“The Atlantic Coast Pipeline puts the environment and local communities at risk.”
I LIE ON AN OPEN STRIP OF MOUNTAINSIDE as the wind whips eastward. It’s nearing 20 degrees, not long before sunrise, though my wristwatch stopped ticking at 6:30 the night before. My toes have numbed, and I’m probably trespassing. Beyond a ridgeline to the west, still obscured in the haze of this bitter November morning in Bath County, Virginia, is the likely future path of the Atlantic Coast Pipeline.
If it’s approved, 300 miles of the pipeline will run through Virginia—the state I’ve called home for the better part of 10 years. In that time, I have returned many times to these Appalachian slopes to unfurl my sleeping bag, pack the mud of their trails into the soles of my boots, and take in the region’s last traces of wild.
Pockets of the Blue Ridge and Shenandoah Mountains are as familiar and dear to me as my own backyard. They are the worn creases in my map: tracts of national forest where my pregnant wife and I camped, where our children first toddled. Where we all lay beneath the cedars and oaks in the coolness of late summer. Here I learned to backpack, to hang a bear bag, to start a fire in the rain. It’s where I discovered a sense of belonging to the natural world.
In 2014, Dominion, in partnership with three other energy companies, announced plans to connect gas reserves in the Marcellus and Utica shale regions to gas-burning power plants in Virginia and North Carolina. The initial proposed route would have cut through the Cheat and Shenandoah Mountains, home to several endangered or at-risk species commonly found in the Monongahela, George Washington, and Jefferson National Forests: the Cheat Mountain and Cow Knob salamanders, the Virginia big-eared bat, and the West Virginia northern flying squirrel, among others.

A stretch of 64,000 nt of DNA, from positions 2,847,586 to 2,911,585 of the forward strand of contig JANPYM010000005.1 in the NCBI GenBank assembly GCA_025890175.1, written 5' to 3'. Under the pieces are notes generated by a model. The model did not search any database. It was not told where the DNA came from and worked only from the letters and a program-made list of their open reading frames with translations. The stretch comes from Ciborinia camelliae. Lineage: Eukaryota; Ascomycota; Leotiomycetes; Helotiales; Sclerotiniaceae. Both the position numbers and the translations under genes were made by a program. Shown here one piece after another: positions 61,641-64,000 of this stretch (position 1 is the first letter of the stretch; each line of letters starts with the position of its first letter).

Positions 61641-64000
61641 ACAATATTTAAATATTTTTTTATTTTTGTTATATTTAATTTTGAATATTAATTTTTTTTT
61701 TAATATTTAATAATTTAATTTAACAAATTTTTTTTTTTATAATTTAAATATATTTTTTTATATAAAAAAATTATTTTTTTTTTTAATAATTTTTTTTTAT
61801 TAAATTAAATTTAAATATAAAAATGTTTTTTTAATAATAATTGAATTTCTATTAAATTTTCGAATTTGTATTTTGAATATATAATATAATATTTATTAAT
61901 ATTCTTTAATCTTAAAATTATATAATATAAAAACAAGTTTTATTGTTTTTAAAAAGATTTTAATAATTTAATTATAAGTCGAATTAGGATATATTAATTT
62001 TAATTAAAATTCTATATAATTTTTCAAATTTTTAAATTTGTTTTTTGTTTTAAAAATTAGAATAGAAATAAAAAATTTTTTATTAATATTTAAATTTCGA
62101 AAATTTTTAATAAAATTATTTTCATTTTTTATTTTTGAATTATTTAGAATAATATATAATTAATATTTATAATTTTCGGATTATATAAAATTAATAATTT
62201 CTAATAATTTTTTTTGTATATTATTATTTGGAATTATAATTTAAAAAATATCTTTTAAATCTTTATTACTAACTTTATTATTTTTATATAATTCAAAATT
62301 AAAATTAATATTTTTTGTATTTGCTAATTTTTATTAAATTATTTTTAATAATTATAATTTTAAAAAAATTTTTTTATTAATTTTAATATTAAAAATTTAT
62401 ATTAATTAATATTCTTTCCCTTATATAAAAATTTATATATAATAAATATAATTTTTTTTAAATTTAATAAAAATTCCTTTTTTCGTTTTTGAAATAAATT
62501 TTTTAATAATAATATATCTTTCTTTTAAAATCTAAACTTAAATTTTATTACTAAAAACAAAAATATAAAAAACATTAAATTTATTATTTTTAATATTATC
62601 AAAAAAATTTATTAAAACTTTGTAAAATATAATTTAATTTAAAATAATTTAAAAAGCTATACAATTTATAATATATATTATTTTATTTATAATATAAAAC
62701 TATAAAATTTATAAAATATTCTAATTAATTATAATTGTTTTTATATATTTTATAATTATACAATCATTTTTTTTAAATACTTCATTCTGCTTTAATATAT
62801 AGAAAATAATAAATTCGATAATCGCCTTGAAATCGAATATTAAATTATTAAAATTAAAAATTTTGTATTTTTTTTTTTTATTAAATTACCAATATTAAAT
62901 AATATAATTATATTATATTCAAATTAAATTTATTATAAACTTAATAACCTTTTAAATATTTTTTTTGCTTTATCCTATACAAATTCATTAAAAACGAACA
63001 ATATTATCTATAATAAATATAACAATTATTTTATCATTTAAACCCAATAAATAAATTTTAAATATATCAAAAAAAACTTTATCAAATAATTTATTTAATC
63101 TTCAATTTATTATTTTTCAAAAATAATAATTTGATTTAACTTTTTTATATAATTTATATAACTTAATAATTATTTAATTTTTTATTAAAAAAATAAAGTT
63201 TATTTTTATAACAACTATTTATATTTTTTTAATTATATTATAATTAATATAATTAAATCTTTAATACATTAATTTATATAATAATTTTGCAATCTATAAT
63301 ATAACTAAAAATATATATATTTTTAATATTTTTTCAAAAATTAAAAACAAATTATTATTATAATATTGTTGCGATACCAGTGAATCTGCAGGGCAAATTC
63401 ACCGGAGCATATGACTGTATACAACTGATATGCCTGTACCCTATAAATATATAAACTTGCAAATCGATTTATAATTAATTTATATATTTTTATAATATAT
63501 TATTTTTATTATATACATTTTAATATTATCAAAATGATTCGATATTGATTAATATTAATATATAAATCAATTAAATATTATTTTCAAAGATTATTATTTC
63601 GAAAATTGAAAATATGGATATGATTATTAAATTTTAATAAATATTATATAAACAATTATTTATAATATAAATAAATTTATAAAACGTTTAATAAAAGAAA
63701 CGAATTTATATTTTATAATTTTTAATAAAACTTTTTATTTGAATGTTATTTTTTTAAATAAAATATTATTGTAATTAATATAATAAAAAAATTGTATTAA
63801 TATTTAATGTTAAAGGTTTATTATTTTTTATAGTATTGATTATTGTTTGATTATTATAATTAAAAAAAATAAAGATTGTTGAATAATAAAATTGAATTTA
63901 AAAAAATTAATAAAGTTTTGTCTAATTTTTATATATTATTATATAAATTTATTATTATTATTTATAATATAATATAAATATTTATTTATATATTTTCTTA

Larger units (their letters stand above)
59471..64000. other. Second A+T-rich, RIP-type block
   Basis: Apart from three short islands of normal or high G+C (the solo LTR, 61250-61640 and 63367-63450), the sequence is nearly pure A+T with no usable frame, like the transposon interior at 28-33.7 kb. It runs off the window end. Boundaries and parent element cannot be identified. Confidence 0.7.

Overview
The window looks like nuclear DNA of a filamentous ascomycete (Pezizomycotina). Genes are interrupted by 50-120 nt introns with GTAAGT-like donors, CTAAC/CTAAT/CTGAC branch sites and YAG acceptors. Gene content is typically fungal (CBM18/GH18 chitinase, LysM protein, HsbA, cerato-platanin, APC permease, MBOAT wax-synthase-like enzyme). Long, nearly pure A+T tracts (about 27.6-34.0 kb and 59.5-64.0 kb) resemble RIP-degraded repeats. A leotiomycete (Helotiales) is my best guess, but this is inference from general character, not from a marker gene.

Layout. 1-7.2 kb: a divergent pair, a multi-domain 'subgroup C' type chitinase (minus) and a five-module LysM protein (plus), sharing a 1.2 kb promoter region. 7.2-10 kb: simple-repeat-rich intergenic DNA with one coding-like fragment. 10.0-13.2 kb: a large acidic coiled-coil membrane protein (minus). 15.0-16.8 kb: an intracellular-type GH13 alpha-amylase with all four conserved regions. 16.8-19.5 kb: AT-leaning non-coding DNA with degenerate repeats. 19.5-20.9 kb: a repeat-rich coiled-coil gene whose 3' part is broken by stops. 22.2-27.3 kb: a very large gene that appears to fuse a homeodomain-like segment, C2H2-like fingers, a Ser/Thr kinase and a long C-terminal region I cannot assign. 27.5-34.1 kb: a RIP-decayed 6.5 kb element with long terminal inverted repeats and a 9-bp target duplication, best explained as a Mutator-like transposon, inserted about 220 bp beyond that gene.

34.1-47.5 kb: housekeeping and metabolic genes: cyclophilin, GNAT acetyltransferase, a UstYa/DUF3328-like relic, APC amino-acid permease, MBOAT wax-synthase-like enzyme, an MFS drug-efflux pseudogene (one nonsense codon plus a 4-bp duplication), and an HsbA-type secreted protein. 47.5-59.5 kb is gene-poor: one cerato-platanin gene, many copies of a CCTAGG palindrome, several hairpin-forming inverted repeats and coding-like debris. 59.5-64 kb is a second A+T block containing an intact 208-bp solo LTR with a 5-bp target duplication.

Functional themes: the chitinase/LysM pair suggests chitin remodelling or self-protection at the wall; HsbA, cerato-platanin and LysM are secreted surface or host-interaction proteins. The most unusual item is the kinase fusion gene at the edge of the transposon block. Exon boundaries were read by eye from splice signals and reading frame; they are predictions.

The U.S. Forest Service’s response to Dominion’s original proposal cited the risks posed to “north-south ecosystem connectivity . . . important for building resilience to climate change impacts.” The pipeline’s path has undergone hundreds of route adjustments since then, but the mainstay of the project has remained a continuous easement across some of the most rugged and environmentally sensitive terrain in the central Appalachians.
“The Atlantic Coast Pipeline embodies all kinds of risks,” says Lena Moffitt, the director of the Sierra Club’s Beyond Dirty Fuels campaign. “It is exactly the wrong kind of investment that we need to be making in this country.” The Sierra Club has long opposed the project because of the likely effects on core forest and threatened and endangered species, silting and erosion control, and, ultimately, the climate. “Making the kinds of investments that would lock us into expanded fossil fuel reliance over the next several decades is irresponsible.”